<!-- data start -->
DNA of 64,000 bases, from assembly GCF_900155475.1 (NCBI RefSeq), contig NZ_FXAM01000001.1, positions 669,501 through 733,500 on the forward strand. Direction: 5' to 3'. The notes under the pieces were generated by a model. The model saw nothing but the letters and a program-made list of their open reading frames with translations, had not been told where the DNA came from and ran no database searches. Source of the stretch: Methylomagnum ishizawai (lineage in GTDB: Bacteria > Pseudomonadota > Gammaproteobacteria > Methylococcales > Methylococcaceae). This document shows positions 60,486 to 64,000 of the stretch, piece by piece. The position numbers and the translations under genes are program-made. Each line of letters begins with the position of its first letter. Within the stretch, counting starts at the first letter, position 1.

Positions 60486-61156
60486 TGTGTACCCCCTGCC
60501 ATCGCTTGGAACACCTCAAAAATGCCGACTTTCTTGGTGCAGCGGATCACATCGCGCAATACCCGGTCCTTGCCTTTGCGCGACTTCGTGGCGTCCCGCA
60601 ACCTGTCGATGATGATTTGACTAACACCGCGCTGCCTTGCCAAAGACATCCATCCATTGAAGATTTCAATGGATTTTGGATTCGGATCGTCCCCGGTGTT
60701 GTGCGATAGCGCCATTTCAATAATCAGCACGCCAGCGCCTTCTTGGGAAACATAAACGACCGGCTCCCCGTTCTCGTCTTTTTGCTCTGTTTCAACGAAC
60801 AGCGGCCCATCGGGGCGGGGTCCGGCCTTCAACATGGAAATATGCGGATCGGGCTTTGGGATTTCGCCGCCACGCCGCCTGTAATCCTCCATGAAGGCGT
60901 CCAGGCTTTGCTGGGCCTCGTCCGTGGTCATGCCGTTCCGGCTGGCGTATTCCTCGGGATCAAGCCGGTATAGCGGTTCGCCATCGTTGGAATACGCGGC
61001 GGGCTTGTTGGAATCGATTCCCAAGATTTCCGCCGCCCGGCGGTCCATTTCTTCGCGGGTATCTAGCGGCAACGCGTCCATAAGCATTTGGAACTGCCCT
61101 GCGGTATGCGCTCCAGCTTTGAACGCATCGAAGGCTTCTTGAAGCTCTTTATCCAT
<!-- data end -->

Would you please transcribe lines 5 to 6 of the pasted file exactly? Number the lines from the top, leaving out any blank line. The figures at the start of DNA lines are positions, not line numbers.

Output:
60601 ACCTGTCGATGATGATTTGACTAACACCGCGCTGCCTTGCCAAAGACATCCATCCATTGAAGATTTCAATGGATTTTGGATTCGGATCGTCCCCGGTGTT
60701 GTGCGATAGCGCCATTTCAATAATCAGCACGCCAGCGCCTTCTTGGGAAACATAAACGACCGGCTCCCCGTTCTCGTCTTTTTGCTCTGTTTCAACGAAC